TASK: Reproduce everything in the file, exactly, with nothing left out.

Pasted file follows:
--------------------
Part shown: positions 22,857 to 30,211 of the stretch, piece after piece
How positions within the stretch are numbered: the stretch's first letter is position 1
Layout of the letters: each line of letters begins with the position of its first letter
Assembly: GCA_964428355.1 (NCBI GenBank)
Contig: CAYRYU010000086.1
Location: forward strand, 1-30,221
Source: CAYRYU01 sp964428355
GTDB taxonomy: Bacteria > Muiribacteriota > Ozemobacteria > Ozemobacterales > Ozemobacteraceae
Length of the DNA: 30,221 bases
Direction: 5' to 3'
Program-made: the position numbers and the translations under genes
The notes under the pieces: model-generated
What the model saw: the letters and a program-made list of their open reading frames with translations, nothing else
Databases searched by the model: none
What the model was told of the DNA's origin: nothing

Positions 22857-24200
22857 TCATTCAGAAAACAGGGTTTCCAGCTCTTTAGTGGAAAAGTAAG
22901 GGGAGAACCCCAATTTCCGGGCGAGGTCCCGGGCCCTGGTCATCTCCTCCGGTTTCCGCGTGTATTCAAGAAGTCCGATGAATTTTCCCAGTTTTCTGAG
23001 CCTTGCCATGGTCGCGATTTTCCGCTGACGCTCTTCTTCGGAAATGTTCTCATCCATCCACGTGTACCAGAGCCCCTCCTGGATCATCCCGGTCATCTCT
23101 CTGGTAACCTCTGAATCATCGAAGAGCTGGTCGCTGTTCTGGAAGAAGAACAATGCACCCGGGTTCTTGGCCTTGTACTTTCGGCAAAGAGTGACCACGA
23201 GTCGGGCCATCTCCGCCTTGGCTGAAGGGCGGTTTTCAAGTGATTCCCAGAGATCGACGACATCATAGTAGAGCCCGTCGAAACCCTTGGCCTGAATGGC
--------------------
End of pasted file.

Part shown: positions 22,857 to 30,211 of the stretch, piece after piece
How positions within the stretch are numbered: the stretch's first letter is position 1
Layout of the letters: each line of letters begins with the position of its first letter
Assembly: GCA_964428355.1 (NCBI GenBank)
Contig: CAYRYU010000086.1
Location: forward strand, 1-30,221
Source: CAYRYU01 sp964428355
GTDB taxonomy: Bacteria > Muiribacteriota > Ozemobacteria > Ozemobacterales > Ozemobacteraceae
Length of the DNA: 30,221 bases
Direction: 5' to 3'
Program-made: the position numbers and the translations under genes
The notes under the pieces: model-generated
What the model saw: the letters and a program-made list of their open reading frames with translations, nothing else
Databases searched by the model: none
What the model was told of the DNA's origin: nothing

Positions 22857-24200
22857 TCATTCAGAAAACAGGGTTTCCAGCTCTTTAGTGGAAAAGTAAG
22901 GGGAGAACCCCAATTTCCGGGCGAGGTCCCGGGCCCTGGTCATCTCCTCCGGTTTCCGCGTGTATTCAAGAAGTCCGATGAATTTTCCCAGTTTTCTGAG
23001 CCTTGCCATGGTCGCGATTTTCCGCTGACGCTCTTCTTCGGAAATGTTCTCATCCATCCACGTGTACCAGAGCCCCTCCTGGATCATCCCGGTCATCTCT
23101 CTGGTAACCTCTGAATCATCGAAGAGCTGGTCGCTGTTCTGGAAGAAGAACAATGCACCCGGGTTCTTGGCCTTGTACTTTCGGCAAAGAGTGACCACGA
23201 GTCGGGCCATCTCCGCCTTGGCTGAAGGGCGGTTTTCAAGTGATTCCCAGAGATCGACGACATCATAGTAGAGCCCGTCGAAACCCTTGGCCTGAATGGC